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Utah Senate Passes Bill To Ban Elective Abortions If Roe v. Wade Is Overturned

Photo of a room with rows of wooden desks, with a woman and a man standing up speaking into microphones.
Sonja Hutson/KUER
Sen. Kathleen Riebe, D-Cottonwood Heights, speaks in opposition to a bill that would ban elective abortions if Roe v. Wade is overturned.

A bill banning elective abortions, should the Supreme Court overturn Roe v. Wade, passed the Utah Senate Monday along party lines. 

Sponsored by Sen. Dan McCay, R-Riverton, the bill exempts abortions in cases of rape, incest, if the mother’s life is at risk and if the fetus has a lethal defect. People who perform abortions made illegal under the bill would be charged with a second degree felony. 

McCay argued on the Senate floor Monday that people seeking abortions should consider other options to deal with their unwanted pregnancies. 

“Even when we feel like there is no other way to do something, there are always other options, and I ask that until this bill takes effect that they exercise that choice to benefit life,” McCay said. 

But Democratic senators said the bill amounts to government intrusion in a personal decision. 

Sen. Luz Escamilla, D-Salt Lake City, described a family in a hospital making a tough decision “with information that none of us have.”

“Here we are, us sitting here, going to make a decision on how that goes and what the process is and we know better — we don't,” Escamilla said. “There can’t be anything more sad than to think that the government is going to intrude on our decisions so personal and difficult like this one.”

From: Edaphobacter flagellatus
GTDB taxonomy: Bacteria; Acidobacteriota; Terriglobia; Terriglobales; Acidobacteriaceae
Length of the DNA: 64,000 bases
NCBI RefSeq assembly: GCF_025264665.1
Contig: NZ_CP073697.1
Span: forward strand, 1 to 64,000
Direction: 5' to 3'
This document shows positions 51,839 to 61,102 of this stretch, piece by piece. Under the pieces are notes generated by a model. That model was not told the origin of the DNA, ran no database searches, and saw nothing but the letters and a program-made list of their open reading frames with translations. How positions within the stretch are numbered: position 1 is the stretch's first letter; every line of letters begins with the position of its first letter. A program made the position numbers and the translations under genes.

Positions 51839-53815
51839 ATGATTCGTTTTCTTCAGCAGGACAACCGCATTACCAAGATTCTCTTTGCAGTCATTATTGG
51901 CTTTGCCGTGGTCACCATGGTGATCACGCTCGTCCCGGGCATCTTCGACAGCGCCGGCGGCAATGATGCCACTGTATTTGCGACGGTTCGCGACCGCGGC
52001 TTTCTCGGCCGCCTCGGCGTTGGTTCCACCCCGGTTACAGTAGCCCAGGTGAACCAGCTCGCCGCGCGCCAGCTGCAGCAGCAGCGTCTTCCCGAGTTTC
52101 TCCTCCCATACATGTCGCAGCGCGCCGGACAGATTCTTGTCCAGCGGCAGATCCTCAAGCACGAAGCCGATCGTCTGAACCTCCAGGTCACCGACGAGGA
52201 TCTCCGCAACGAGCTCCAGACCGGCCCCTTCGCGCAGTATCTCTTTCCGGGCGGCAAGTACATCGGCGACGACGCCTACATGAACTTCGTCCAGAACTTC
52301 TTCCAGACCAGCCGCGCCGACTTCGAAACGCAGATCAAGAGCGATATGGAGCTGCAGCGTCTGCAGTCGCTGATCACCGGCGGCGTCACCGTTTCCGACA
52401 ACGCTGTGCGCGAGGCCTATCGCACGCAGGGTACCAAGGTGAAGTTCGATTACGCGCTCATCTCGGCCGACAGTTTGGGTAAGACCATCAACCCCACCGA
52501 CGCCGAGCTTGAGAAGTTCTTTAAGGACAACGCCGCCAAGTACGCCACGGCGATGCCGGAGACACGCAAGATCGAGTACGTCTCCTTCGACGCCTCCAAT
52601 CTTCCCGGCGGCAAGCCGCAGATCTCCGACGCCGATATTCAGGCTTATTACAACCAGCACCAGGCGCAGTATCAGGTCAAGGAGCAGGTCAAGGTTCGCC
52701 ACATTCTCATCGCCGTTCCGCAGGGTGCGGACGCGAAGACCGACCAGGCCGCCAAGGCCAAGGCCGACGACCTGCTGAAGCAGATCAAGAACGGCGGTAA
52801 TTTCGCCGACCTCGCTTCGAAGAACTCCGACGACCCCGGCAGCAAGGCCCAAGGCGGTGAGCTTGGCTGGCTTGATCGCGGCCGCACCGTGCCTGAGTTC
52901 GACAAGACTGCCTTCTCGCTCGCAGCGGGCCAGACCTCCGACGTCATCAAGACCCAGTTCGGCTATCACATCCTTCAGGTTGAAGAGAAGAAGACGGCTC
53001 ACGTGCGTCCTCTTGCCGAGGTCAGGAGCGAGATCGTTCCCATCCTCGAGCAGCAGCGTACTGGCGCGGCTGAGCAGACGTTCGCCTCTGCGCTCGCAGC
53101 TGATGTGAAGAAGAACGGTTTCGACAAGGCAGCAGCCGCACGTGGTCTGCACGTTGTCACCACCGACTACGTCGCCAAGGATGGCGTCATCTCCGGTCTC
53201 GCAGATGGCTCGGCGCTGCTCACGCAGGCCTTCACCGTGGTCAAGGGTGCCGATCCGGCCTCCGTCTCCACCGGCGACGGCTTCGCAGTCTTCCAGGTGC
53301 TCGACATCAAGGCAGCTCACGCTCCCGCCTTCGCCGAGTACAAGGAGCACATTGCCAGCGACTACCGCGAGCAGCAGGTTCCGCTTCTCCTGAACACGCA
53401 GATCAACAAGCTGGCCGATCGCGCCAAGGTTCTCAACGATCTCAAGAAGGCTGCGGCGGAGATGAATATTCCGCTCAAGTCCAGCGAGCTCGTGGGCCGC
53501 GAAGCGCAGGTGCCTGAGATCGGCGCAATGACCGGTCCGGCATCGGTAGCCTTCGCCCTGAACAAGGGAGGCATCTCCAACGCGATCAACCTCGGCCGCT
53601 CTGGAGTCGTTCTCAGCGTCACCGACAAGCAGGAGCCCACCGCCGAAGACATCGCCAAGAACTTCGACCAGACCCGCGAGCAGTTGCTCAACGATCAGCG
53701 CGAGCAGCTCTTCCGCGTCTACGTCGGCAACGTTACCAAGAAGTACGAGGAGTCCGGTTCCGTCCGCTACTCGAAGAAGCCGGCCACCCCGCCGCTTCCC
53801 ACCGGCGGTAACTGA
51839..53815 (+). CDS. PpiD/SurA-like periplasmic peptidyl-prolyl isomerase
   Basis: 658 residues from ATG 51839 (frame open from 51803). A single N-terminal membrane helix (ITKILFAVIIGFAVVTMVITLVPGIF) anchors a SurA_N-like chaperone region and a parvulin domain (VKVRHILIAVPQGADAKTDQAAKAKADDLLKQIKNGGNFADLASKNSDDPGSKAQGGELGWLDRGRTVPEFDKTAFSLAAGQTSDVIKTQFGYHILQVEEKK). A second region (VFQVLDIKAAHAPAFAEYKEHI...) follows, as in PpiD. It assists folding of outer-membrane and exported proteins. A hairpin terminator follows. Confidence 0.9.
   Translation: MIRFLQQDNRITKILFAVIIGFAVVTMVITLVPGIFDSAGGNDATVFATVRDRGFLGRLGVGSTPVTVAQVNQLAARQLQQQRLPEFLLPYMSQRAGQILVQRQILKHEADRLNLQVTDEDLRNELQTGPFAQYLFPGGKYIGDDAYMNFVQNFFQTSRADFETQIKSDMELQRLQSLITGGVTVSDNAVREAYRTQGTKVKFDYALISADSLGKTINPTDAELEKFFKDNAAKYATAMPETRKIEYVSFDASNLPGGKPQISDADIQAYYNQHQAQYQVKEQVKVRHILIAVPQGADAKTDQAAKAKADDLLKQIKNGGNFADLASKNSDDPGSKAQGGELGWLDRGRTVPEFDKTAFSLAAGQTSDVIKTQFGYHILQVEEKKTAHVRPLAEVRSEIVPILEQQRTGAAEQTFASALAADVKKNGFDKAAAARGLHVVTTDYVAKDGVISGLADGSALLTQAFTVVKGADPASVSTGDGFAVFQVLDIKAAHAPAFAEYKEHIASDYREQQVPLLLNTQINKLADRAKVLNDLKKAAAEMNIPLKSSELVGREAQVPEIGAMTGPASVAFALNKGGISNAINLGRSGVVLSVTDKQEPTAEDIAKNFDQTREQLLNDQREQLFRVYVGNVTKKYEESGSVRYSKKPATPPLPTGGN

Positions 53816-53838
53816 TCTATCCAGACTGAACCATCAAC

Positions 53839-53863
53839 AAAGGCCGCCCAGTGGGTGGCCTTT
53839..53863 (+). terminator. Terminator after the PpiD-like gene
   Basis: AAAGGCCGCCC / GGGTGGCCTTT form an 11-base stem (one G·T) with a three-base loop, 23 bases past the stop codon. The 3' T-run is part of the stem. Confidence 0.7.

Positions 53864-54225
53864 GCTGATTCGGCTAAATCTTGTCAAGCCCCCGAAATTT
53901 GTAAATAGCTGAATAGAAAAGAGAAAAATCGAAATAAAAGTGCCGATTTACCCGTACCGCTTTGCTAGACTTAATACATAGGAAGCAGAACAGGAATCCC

McCay argued, however, that it is the government’s role to speak for the voiceless, referring to unborn fetuses.

“It's regrettable that the government has to protect the unborn from a parent,” McCay said, adding that he believes life begins at conception. 

“A lot of really aggressive anti-abortion politicians … have a personal belief that life begins at conception,” said Alliance for a Better Utah policy director Lauren Simpson. “That’s their personal belief. And that's not something that's fair for them to impose on everybody.

Since the U.S. Supreme Court has not yet made a ruling that would overturn Roe v. Wade, Gov. Gary Herbert said the bill may be “premature.” 

“It may be kind of a feel good message bill with really not anything happening to it as far as real results,” Herbert told reporters Thursday. 

McCay said he decided to run the bill in advance of a Supreme Court decision so that the justices could consider Utah’s stance on abortion. 

“It is important for the Supreme Court and is important for the rest of the country to see that there are divided opinions about the way things ought to be dealt with,” McCay said. “It's important as they're looking at that case and policy that they see that this is where Utah would be.”

The bill now heads to Utah’s House of Representatives. Speaker Brad Wilson, R-Kaysville, has said he expects strong support for it there as well.

Sonja Hutson covers politics for KUER. Follow her on Twitter @SonjaHutson

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